To be comfortable with the need to rest longer than others and spend more time alone to recharge is an inner conflict that highly sensitive people experience regularly. We quietly shame ourselves of this innate need for fear of being judged by the very people who admire our ability to connect intimately with everything that we come in contact with.
Don’t get me wrong – we certainly possess the drive to overcome challenges in the most daring, warrior-like manner. We love feeling the adrenaline pumping, heat pulsing through our body, sense of power and the nervous excitement, all acting as a catalyst to help charge us forward towards achieving our personal goals. And yet, we may come away feeling overwhelmed by it all, exhausted and needing to catch a breath.
We then question ourselves, ‘there must be something wrong with me?’ ‘Why can’t I be more driven so I can achieve more?’
Imagine running a marathon alone, desperate to make it to the finish line that doesn’t exist just to prove, to no one watching, that we are winners.
The struggle is real.
How may we be comfortable to rest longer than others?
How may we be at ease with spending quality time alone to recharge?
If I could count the number of times I have dismissed my sensitivity for fear of being isolated without a sense of belonging. I lived in constant despair until I was left with no other option than to acknowledge my emotional fatigue.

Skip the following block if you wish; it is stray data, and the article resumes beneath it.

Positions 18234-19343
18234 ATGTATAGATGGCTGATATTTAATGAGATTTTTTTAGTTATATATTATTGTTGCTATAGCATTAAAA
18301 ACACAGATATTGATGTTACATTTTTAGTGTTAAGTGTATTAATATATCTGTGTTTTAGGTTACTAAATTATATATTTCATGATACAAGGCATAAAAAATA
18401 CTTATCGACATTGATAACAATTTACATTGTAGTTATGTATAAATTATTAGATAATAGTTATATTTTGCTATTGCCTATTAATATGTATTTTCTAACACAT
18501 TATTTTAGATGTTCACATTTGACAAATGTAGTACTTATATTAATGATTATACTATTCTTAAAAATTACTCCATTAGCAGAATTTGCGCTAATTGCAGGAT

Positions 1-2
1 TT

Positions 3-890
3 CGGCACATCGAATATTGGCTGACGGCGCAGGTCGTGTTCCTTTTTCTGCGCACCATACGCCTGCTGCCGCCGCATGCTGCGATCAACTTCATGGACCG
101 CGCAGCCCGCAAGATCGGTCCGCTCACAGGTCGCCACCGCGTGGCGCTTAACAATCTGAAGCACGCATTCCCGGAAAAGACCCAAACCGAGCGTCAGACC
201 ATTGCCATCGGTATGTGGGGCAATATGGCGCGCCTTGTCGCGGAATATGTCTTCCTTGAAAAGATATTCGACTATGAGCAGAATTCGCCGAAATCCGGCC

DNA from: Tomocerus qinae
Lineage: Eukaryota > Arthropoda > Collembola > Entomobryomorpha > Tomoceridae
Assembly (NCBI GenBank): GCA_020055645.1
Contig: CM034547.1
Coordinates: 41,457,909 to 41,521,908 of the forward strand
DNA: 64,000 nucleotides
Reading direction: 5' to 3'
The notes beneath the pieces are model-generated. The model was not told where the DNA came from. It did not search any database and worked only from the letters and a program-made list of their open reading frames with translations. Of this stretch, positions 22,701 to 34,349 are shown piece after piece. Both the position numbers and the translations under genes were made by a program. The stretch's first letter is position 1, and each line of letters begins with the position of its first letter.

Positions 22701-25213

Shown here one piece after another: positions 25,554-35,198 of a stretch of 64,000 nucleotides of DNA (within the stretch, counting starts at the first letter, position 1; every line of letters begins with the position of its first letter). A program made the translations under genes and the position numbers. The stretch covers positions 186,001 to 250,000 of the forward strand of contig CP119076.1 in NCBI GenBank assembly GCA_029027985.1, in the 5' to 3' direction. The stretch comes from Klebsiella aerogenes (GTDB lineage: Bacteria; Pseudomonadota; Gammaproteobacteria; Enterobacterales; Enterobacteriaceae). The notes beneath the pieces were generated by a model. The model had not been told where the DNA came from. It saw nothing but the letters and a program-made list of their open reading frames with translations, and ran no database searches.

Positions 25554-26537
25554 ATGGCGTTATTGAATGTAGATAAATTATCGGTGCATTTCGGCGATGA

Acknowledgement lays the foundation for acceptance, to exist just the way we are, without the need to compete, compare or fear.
We each get to express our emotions in our own unique way. Rest may mean extra hours of sleep, playing with your fur baby, reading a book or spending time in nature. It could even mean being around people without need to engage through conversation. The key is to observe and identify our needs in every moment so we can provide for it in the most gracious way.
Emotions are considered to be either ‘good’ and ‘bad’, making it easy to identify and compartmentalise. Yet, haven’t we all experienced the soft relaxing sensation after a good cry or the loving sadness while saying goodbye to a loved one? How can we simply breathe into it these emotions without any labels? When we honour the moment and its emotional vibration, we come to accept the mystical nature of a multi-dimensional life.
The more we acknowledge our own sensitivity, the more present we become with the energy that pulses through every living being on earth. Could there be anything more enriching than this?